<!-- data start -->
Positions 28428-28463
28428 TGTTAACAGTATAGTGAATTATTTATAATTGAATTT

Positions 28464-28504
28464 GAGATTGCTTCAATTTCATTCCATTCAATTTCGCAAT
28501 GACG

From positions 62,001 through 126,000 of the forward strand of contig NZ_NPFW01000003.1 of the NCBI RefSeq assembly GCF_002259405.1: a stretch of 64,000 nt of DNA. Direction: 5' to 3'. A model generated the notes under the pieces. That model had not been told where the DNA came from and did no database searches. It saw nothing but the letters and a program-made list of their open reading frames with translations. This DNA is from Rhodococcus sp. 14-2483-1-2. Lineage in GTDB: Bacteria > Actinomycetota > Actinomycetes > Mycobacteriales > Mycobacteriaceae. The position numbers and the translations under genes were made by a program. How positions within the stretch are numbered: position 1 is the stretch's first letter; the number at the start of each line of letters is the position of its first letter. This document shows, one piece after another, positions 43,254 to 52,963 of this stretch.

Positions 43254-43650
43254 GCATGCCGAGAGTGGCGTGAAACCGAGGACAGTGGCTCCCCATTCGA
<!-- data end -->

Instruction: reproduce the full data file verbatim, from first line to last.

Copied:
Positions 28428-28463
28428 TGTTAACAGTATAGTGAATTATTTATAATTGAATTT

Positions 28464-28504
28464 GAGATTGCTTCAATTTCATTCCATTCAATTTCGCAAT
28501 GACG

From positions 62,001 through 126,000 of the forward strand of contig NZ_NPFW01000003.1 of the NCBI RefSeq assembly GCF_002259405.1: a stretch of 64,000 nt of DNA. Direction: 5' to 3'. A model generated the notes under the pieces. That model had not been told where the DNA came from and did no database searches. It saw nothing but the letters and a program-made list of their open reading frames with translations. This DNA is from Rhodococcus sp. 14-2483-1-2. Lineage in GTDB: Bacteria > Actinomycetota > Actinomycetes > Mycobacteriales > Mycobacteriaceae. The position numbers and the translations under genes were made by a program. How positions within the stretch are numbered: position 1 is the stretch's first letter; the number at the start of each line of letters is the position of its first letter. This document shows, one piece after another, positions 43,254 to 52,963 of this stretch.

Positions 43254-43650
43254 GCATGCCGAGAGTGGCGTGAAACCGAGGACAGTGGCTCCCCATTCGA